May 17, 2020

Small Wind Picks Up Even as Economy Turns Down

3 min
Small-wind turbines
The number of Americans generating their own electricity with small-scale wind turbines (those with rated capacities of 100 kilowatts and under) incre...

The number of Americans generating their own electricity with small-scale wind turbines (those with rated capacities of 100 kilowatts and under) increased by 10,000 last year despite an economic downturn that targeted the heart of the small-wind market: homeowners and small-business owners.  Last year the U.S. small wind market grew 15 percent with 20 Megawatts (MW) of new installed capacity, pushing the industry past the  milestone of 100 MW in total capacity.  Remarkably, half of these sales came within the last three years for an industry that has been around for more than 80.  More remarkable still, for much of these three years the world’s economy crippled the finances of the much of the industry’s primary consumers.  How did this growth happen?

The reason seems to be a cocktail of new and improved federal and state policies, optimistic equity investors, and determined consumers.

The 2009 American Recovery and Reinvestment Act (the economic stimulus bill) expanded the federal investment tax credit for small wind turbines, allowing consumers to take fully 30 percent of the total cost of a small wind system as a tax credit.  These few short lines of text breathed new life into a U.S.-born industry, and just in time.

A growing number of states also offer incentives to help consumers overcome the yet-steep cost hurdle of owning a turbine, which for a homeowner can range $10,000 to $60,000.  Governments at all levels are recognizing small wind’s economic potential and are paying closer attention.

But government is not the only investor.  Over the past five years an infusion of private equity investment of $170 million into 18 manufacturers worldwide (most of them U.S.-based) provided companies with the capital to ramp up production to meet a strong demand.  In particular, an additional $80 million was pumped into manufacturers during the peak economic gloom of 2009.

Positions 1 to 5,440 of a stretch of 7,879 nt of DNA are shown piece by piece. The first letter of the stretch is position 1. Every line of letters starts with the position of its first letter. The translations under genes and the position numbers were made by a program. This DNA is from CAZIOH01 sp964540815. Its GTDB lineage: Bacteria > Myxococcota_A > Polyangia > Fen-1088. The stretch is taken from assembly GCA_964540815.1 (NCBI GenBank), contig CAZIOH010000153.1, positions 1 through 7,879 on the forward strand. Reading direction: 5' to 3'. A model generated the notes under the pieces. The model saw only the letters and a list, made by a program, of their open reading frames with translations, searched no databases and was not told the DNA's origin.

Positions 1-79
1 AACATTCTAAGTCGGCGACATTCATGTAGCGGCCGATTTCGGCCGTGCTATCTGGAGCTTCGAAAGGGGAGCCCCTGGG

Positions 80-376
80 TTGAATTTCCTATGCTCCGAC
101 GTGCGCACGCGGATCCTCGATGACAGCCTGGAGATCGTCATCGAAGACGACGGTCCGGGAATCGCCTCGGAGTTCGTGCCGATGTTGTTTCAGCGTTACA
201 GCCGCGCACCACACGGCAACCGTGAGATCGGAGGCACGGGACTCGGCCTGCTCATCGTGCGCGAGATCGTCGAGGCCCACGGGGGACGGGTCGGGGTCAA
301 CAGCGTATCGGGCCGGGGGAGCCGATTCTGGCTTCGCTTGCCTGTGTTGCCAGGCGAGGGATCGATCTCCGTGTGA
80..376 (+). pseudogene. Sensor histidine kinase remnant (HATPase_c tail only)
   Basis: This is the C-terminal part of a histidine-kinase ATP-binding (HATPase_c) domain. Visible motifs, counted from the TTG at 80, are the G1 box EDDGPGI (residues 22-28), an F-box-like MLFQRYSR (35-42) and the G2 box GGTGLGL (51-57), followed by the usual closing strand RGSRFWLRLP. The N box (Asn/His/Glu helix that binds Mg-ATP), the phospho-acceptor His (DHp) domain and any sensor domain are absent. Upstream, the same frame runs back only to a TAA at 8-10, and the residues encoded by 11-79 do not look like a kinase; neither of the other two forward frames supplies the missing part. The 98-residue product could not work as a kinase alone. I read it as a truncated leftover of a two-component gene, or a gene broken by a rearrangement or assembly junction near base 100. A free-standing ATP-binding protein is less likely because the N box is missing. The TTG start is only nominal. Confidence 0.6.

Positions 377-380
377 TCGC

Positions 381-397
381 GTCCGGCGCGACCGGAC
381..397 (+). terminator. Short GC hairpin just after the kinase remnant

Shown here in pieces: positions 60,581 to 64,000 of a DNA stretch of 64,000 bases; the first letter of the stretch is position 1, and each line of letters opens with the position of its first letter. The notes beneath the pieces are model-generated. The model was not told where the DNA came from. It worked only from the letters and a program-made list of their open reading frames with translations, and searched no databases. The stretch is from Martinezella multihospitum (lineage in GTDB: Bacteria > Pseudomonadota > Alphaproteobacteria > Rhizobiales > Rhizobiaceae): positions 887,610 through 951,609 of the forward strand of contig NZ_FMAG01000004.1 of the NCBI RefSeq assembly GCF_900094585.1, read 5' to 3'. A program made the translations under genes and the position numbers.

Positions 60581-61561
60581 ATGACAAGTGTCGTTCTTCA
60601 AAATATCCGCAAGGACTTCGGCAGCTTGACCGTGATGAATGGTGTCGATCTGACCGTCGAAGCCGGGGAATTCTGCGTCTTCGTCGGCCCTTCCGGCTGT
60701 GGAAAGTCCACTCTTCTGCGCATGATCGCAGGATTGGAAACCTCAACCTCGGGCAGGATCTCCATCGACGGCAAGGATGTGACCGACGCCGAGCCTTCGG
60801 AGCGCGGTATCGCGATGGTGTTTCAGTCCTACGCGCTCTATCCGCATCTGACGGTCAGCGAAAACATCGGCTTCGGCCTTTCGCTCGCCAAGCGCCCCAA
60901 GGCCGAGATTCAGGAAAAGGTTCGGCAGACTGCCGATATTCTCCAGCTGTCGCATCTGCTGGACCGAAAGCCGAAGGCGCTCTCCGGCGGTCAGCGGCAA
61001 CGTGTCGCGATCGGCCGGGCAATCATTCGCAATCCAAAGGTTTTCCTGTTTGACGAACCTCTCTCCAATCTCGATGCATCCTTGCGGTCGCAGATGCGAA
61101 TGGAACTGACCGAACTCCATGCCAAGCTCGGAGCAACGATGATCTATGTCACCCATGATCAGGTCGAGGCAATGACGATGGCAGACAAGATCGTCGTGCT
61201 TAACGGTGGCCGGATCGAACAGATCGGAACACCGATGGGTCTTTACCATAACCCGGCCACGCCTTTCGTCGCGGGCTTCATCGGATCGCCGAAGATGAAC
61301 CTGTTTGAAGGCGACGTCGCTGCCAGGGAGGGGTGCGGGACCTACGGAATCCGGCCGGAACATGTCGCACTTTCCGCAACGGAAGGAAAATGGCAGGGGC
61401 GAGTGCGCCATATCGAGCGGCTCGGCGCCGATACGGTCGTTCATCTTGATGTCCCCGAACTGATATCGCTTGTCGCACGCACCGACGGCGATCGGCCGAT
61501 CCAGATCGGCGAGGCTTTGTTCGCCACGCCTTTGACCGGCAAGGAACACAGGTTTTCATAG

According to a 2010 survey by the American Wind Energy Association (AWEA), these manufacturers were able to parlay this investment into sales, and even many companies without equity funding were able to sell more turbines than in 2008.

Of course, the ultimate investor is the consumer, who has been relentless in seeking ways to cut  electricity bills, become “personally energy-independent,” and fight global warming in a tangible way.  To 30,000 of these pioneers over the past three years, the answer has been to own a small wind turbine.  Consumers have evolved from green-hearted environmentalists and farmers to Home Depots and suburbanites.  One consumer trait, however, has remained constant over the past 80 years: Americans buy from American companies, which dominate the global market.

Just 10 years ago no more than 50 companies in the world manufactured small wind systems.  Today, 26 countries are home to more than 250 manufacturers, of which 90 are based in the U.S., and foreign companies are looking to position their operations on economically fertile American soil.  In fact, 95 percent of all small wind turbines sold in the U.S. last year were made by U.S. manufacturers.  The vast majority of these 90 U.S. companies are in start-up phase, but the leaders command roughly half the world’s market share.

Can this growth be sustained?  Can small wind keep up with price-plummeting solar photovoltaic technology?  The annual 2010 AWEA Small Wind Turbine Global Market Study aims to address these and other questions about the market. It will be available soon at  

Ron Stimmel is Manager for Legislative Affairs and Small Systems for the American Wind Energy Association

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May 4, 2021

Awesense launches digital clean energy marketplace

Dominic Ellis
3 min
The Awesense Marketplace aims to provide a common framework for companies to collaborate towards the future of clean energy and digital transformation

Awesense has launched what it claims is the only energy-focused repository of solutions built to drive the industry's decarbonization agenda.